In this context, parsing refers to the way that human beings analyze a sentence or phrase (in spoken language or text) “in terms of grammatical constituents, identifying the parts of speech, syntactic relations, etc. ” [2] This term is especially common when discussing what linguistic cues help speakers to interpret garden-path sentences. Within computer science, the term is used in the analysis of computer languages, referring to the syntactic analysis of the input code into its component parts in order to facilitate the writing of compilers and interpreters.

Types of parser The task of the parser is essentially to determine if and how the input can be derived from the start symbol of the grammar. This can be done in essentially two ways: Top- down parsing- Top-down parsing can be viewed as an attempt to find left-most derivations of an input-stream by searching for parse trees using a top-down expansion of the given formal grammar rules. Tokens are consumed from left to right.

Inclusive choice is used to accommodate ambiguity by expanding all alternative right-hand-sides of grammar rules Bottom-up parsing – A parser can start with the input and attempt to rewrite it to the start symbol. Intuitively, the parser attempts to locate the most basic elements, then the elements containing these, and so on. LR parsers are examples of bottom-up parsers. Another term used for this type of parser is Shift-Reduce parsing. LL parsers and recursive-descent parser are examples of top-down parsers which cannot accommodate left recursive production rules.

Although it has been believed that simple implementations of top-down parsing cannot accommodate direct and indirect left-recursion and may require exponential time and space complexity while parsing ambiguous context-free grammars, more sophisticated algorithms for top-down parsing have been created by Frost, Hafiz, and Callaghan[5][6] which accommodate ambiguity and left recursion in polynomial time and which generate polynomial-size representations of the potentially exponential number of parse trees.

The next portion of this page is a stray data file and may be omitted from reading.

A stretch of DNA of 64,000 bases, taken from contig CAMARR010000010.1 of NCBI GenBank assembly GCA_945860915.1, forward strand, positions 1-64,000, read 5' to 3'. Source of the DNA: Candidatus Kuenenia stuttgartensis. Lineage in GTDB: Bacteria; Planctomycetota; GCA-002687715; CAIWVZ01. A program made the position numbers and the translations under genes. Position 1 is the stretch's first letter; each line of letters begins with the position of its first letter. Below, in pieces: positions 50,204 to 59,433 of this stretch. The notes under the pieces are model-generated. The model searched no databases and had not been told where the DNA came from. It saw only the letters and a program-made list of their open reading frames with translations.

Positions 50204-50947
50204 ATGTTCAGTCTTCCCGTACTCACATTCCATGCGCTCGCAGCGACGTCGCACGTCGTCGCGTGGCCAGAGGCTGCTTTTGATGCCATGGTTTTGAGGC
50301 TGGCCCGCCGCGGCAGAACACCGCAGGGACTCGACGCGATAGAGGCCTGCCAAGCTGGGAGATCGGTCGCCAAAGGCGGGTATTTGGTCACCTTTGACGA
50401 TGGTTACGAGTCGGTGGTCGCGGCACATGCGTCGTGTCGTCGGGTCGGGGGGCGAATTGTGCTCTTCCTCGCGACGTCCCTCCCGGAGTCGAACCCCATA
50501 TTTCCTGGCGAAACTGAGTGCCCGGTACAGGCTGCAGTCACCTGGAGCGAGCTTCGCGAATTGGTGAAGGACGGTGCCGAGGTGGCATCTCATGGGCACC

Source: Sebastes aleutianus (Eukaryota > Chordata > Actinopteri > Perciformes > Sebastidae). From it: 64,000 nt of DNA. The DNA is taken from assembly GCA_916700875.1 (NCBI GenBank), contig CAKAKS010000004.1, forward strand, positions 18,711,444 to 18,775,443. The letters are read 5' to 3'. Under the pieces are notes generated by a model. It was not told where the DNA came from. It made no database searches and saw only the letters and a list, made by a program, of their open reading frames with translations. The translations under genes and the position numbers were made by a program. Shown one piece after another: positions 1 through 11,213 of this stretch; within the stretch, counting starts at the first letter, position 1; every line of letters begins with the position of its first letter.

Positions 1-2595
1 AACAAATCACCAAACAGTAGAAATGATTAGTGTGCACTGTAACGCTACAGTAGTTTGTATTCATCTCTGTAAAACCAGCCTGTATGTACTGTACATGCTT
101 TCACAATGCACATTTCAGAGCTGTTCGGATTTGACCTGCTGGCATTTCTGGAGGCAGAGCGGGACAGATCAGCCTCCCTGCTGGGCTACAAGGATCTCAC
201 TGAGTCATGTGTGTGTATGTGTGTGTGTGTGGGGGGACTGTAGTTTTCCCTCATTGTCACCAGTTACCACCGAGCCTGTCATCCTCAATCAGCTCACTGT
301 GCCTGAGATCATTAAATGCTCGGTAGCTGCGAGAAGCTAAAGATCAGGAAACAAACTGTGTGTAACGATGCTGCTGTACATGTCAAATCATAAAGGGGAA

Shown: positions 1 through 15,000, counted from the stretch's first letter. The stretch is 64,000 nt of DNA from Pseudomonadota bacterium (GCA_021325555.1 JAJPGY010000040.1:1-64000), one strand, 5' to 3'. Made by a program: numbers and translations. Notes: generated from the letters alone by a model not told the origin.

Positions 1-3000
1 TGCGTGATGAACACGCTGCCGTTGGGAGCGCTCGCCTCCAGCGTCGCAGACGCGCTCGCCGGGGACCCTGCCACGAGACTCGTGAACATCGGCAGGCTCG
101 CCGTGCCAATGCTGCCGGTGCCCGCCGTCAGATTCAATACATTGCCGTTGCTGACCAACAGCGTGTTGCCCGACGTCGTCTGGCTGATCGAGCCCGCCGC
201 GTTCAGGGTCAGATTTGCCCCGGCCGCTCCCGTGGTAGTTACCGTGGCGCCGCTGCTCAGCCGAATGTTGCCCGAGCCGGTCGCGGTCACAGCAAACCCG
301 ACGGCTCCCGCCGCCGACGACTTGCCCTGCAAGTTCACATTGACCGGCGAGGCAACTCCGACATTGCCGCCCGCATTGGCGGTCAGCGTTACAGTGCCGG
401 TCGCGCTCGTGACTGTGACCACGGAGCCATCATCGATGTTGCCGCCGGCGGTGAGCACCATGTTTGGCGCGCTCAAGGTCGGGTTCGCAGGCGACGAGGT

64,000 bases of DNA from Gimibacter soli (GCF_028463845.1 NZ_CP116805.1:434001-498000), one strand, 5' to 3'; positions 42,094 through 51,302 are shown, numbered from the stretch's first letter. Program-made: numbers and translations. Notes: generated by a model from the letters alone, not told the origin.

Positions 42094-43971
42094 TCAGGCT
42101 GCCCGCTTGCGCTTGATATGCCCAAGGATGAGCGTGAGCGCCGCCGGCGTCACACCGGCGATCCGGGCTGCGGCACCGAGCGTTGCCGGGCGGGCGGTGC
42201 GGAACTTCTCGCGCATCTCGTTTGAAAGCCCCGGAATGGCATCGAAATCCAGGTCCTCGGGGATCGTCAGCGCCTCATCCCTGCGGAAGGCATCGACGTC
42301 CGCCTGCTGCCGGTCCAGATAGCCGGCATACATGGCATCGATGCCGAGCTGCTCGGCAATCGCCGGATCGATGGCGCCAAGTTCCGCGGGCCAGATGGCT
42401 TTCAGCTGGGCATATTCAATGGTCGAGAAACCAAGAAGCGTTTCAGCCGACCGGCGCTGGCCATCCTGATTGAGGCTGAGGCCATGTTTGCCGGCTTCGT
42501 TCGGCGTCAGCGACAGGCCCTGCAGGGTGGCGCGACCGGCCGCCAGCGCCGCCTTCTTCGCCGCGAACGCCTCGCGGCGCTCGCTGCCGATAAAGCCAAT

Their algorithm is able to produce both left-most and right-most derivations of an input with regard to a given CFG (context-free grammar). An important distinction with regard to parsers is whether a parser generates a leftmost derivation or a rightmost derivation (see context-free grammar). LL parsers will generate a leftmost derivation and LR parsers will generate a rightmost derivation (although usually in reverse). [4] Overview of process The following example demonstrates the common case of parsing a computer language with two levels of grammar: lexical and syntactic.

The first stage is the token generation, or lexical analysis, by which the input character stream is split into meaningful symbols defined by a grammar of regular expressions. For example, a alculator program would look at an input such as and split it into the tokens 12, *, (, 3, +, A, 2, each of which is a meaningful symbol in the context of an arithmetic expression. The lexer would contain rules to tell it that the characters *, +, A, ( and ) mark the start of a new token, so meaningless tokens like “12*” or “(3” will not be generated.

The next stage is parsing or syntactic analysis, which is checking that the tokens form an allowable expression. This is usually done with reference to a context-free grammar which recursively defines components that can make up an expression and the order in which they must appear. However, not all rules defining programming languages can be expressed by context-free grammars alone, for example type validity and proper declaration of identifiers.

These rules can be formally expressed with attribute grammars. The final phase is semantic parsing or analysis, which is working out the implications of the expression Just validated and taking the appropriate action. In the case of a calculator or interpreter, the action is to evaluate the expression or program, a compiler, on the other hand, would generate some kind of code. Attribute grammars can also be used to define these actions.